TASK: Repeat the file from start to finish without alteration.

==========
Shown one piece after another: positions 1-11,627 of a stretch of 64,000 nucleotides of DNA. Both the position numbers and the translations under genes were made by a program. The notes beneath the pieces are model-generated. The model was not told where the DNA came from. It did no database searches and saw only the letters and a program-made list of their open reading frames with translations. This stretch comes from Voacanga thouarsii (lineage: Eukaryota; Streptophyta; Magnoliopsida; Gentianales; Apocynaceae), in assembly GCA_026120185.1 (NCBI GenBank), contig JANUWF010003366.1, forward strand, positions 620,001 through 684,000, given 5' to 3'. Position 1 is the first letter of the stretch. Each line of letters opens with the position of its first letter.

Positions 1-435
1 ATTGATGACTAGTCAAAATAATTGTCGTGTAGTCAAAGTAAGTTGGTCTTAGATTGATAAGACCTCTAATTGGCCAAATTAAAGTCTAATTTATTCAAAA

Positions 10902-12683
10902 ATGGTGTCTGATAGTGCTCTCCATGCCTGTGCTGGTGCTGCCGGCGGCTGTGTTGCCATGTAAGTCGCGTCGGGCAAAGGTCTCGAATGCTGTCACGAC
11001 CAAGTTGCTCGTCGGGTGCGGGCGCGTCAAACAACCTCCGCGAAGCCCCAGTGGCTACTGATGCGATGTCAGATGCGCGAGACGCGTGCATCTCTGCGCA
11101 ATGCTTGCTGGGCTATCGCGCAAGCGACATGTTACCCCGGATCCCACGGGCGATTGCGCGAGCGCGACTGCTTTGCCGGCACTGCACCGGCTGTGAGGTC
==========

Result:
Shown one piece after another: positions 1-11,627 of a stretch of 64,000 nucleotides of DNA. Both the position numbers and the translations under genes were made by a program. The notes beneath the pieces are model-generated. The model was not told where the DNA came from. It did no database searches and saw only the letters and a program-made list of their open reading frames with translations. This stretch comes from Voacanga thouarsii (lineage: Eukaryota; Streptophyta; Magnoliopsida; Gentianales; Apocynaceae), in assembly GCA_026120185.1 (NCBI GenBank), contig JANUWF010003366.1, forward strand, positions 620,001 through 684,000, given 5' to 3'. Position 1 is the first letter of the stretch. Each line of letters opens with the position of its first letter.

Positions 1-435
1 ATTGATGACTAGTCAAAATAATTGTCGTGTAGTCAAAGTAAGTTGGTCTTAGATTGATAAGACCTCTAATTGGCCAAATTAAAGTCTAATTTATTCAAAA

Positions 10902-12683
10902 ATGGTGTCTGATAGTGCTCTCCATGCCTGTGCTGGTGCTGCCGGCGGCTGTGTTGCCATGTAAGTCGCGTCGGGCAAAGGTCTCGAATGCTGTCACGAC
11001 CAAGTTGCTCGTCGGGTGCGGGCGCGTCAAACAACCTCCGCGAAGCCCCAGTGGCTACTGATGCGATGTCAGATGCGCGAGACGCGTGCATCTCTGCGCA
11101 ATGCTTGCTGGGCTATCGCGCAAGCGACATGTTACCCCGGATCCCACGGGCGATTGCGCGAGCGCGACTGCTTTGCCGGCACTGCACCGGCTGTGAGGTC